GenreDocumentary, Sport WriterSusan Koch LanguageEnglish
CastColin Farrell DirectorJeff Werner, Susan Koch Release dateJune 13, 2008 (2008-06-13) ProducersTed Leonsis, Todd Wider, Douglas G. Smith, Joseph Edelman, Rick Allen Similar moviesThis Is Not a Ball (2014)
Kicking It is a 2008 documentary film directed by Susan Koch and Jeff Werner focusing on the experiences of seven homeless people at the Homeless World Cup football (soccer) game. Featured in the documentary, narrated by actor Colin Farrell were residents of Afghanistan; Kenya; Dublin, Ireland; Charlotte, North Carolina; Madrid, Spain and St. Petersburg, Russia. The film premiered in January 2008 at the Sundance Film Festival and is being distributed by Liberation Entertainment, Netflix and ESPN. It has received mixed reviews.
The Homeless World Cup is an annual international football competition for the homeless, first held in 2003 in Austria. The documentary was filmed during 2006, when the event was hosted in Cape Town, South Africa. 48 teams composed of 500 homeless persons gathered to compete.
Co-producer Ted Leonsis, who owns the professional sports teams Washington Capitals (ice hockey) and Washington Wizards (basketball), described the documentary as an act of "filmanthropy", "using film and other media platforms to catalyze social change and actively give back to society." Narrator Colin Farrell indicated that he decided to participate in the documentary after seeing it and determining that the film was both "undeniably moving" and "important", noting that he was particularly affected by the stories of Afghanistan's Najib and Ireland's Simon.
At Sundance, sports broadcaster ESPN signed on to help the film secure theatrical and DVD distribution while securing television rights worldwide to itself. Subsequently, such distribution was secured through Liberation Entertainment and Netflix.
Although according to The Washington Times the film "drew rave reviews at the Sundance and Tribeca film festivals and at its New York premiere", reviews in New York were mixed. Positive reviews in Time Out of New York and The New York Press described it as a "thoughtful portrayal" and a "strongly composed drama", "[p]lain-spoken and smoothly paced", respectively, though New York Press questioned the usefulness of Farrell to the film, except in providing wider exposure.The New York Times characterized the film as "long on soulful commentary and spirited game play, but short on surprise and relevance beyond its basic social service function." The New York Daily News found the film "well-meaning" and "without much sentimentality", but indicated that "it could benefit from a more pared-down approach."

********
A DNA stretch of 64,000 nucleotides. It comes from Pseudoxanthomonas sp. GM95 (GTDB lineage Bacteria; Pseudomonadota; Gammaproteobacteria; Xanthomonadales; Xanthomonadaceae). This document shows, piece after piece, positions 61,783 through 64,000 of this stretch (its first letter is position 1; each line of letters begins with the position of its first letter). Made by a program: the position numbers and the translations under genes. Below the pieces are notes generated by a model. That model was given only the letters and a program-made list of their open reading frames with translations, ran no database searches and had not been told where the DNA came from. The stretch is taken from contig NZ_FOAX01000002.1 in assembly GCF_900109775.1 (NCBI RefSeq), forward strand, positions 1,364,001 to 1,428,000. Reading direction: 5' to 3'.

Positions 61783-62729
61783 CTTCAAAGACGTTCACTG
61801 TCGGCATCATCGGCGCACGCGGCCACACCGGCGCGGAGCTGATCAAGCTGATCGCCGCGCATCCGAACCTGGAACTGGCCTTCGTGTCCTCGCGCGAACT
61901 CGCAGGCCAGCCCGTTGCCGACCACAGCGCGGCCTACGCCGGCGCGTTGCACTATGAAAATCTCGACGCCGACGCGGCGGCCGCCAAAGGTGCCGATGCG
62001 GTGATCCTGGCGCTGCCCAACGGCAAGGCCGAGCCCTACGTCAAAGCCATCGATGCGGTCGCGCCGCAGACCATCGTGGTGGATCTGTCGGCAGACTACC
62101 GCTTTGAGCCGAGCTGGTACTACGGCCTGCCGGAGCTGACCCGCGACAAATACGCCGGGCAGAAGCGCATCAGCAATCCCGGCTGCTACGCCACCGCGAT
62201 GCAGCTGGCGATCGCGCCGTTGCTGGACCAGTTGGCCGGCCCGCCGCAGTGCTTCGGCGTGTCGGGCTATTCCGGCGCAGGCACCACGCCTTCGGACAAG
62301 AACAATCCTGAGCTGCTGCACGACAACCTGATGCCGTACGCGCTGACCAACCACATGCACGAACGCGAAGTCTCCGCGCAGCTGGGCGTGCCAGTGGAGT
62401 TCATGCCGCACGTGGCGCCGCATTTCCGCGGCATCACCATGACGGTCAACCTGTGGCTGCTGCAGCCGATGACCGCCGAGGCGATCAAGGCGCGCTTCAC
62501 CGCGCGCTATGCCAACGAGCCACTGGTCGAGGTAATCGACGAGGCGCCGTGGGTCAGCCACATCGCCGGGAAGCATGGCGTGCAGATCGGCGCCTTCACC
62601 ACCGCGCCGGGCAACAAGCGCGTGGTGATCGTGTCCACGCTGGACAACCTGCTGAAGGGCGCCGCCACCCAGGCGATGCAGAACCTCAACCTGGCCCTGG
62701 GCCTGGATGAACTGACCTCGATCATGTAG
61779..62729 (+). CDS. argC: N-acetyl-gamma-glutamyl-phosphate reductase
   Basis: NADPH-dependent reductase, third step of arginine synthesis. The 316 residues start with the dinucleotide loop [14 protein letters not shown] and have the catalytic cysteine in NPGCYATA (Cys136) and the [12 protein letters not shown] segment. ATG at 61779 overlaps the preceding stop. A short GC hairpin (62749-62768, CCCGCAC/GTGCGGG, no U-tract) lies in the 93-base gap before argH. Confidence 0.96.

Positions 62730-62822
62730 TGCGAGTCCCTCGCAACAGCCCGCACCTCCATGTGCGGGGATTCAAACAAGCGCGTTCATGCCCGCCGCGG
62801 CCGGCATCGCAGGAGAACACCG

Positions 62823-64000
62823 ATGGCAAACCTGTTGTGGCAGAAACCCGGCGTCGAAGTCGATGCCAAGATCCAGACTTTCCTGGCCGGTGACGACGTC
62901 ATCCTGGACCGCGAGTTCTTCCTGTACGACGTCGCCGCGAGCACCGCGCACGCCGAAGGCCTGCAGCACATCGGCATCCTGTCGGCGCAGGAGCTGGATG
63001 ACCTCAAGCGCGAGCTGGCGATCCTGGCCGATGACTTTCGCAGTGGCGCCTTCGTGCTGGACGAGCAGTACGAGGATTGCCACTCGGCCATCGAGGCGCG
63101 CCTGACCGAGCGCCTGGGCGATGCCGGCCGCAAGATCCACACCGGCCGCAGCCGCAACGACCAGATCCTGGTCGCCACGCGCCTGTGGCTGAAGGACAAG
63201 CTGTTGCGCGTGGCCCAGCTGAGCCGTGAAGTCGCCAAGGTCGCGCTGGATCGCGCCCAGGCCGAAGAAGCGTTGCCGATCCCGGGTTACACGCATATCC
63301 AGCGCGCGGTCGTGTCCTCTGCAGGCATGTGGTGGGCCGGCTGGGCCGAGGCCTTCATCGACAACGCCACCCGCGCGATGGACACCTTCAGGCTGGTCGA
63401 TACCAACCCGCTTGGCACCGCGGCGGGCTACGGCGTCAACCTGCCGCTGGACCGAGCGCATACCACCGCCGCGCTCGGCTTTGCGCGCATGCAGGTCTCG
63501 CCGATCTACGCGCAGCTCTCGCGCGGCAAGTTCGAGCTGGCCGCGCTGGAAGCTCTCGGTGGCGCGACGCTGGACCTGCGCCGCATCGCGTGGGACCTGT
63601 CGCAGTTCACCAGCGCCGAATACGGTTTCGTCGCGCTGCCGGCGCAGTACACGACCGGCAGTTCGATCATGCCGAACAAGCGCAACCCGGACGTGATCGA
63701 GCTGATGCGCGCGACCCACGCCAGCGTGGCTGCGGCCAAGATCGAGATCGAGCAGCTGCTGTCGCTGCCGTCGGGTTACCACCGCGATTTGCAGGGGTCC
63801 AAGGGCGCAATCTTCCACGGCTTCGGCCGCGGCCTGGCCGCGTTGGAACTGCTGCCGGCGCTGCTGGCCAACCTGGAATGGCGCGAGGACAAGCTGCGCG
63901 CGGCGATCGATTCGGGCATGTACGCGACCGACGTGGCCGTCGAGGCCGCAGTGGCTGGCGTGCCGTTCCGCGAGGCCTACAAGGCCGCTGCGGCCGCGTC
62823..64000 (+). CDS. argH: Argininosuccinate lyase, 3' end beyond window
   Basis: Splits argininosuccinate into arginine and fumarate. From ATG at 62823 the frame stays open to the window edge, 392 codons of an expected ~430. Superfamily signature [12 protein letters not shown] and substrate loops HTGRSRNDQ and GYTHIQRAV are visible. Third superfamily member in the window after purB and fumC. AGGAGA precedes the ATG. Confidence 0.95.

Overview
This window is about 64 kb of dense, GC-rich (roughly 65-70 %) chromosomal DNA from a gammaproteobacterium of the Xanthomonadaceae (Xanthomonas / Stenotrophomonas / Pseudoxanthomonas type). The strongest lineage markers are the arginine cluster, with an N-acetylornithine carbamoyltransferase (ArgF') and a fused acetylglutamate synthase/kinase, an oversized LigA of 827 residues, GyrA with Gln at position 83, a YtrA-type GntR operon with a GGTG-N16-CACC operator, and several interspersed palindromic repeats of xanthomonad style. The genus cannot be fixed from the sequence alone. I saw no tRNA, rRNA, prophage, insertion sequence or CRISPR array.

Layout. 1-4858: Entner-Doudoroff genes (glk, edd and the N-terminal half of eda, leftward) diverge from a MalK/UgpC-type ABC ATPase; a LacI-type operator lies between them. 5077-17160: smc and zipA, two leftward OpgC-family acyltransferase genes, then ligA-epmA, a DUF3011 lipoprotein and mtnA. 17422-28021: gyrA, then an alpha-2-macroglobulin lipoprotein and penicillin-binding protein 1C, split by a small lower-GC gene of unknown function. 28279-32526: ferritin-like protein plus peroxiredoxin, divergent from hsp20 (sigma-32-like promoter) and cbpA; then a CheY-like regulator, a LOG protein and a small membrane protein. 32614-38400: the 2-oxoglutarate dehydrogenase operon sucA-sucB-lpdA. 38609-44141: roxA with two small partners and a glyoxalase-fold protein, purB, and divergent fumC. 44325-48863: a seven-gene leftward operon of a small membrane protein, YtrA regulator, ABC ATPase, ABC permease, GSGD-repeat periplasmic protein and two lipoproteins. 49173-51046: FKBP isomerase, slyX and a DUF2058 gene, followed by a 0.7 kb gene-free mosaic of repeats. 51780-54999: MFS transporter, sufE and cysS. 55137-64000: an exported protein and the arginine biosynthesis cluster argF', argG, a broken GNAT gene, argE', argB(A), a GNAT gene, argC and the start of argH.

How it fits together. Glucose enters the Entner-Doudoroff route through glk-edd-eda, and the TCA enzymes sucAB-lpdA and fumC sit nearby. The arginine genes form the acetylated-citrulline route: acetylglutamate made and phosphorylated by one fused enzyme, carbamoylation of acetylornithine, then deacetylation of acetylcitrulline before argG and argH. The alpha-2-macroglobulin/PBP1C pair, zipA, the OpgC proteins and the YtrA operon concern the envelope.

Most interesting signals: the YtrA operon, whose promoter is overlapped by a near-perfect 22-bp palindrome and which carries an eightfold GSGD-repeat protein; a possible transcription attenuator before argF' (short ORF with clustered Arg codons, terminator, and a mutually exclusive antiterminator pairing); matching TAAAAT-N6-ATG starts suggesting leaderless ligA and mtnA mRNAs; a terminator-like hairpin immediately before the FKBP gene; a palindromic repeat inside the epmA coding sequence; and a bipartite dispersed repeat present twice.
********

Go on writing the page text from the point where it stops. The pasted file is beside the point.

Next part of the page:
In other areas, reviews have also been mixed. Boxoffice described the film as "thoughtful and poignant", "wonderfully lucid and occasionally transcendent." News Blaze summarized it as a "tearjerker certain to elicit concern and compassion from anyone watching for the billion on the planet still homeless", describing Koch's direction as "remarkable" and citing as the value of the film "the intimate portraits" of the participants. Seattle Weekly described it as "good-hearted but artless" and "heavy-handed". Deseret News of Salt Lake City, Utah, called the film "earnestly watchable" with "enough drama and action for several films", while in its online blog The Portland Mercury passionately decried Farrell's eight-minute part as "putrid", indicating that otherwise "the film at least presents some engaging questions" though it concludes that "[b]y the end of the film it's clear that soccer has as much to do with solving the global problem of homelessness as golf does, or, maybe, keeping hamsters." Film Journal International indicated that the film was "a fine public-service announcement", a view echoing that of Variety which opined that "it promotes a good cause, as might any public service announcement" but also suggested that "[a]s a documentary, it's hardly hard-hitting journalism." "That this documentary feeds some stereotypes and gives only cursory understanding but much hand-wringing is a shame", Film Journal International concluded, "But then, many more people will see this on ESPN than in theatres, and if this documentary-lite helps raise consciousness a little among the beer-and-basketball set, then it has indeed walked a bit with the angels."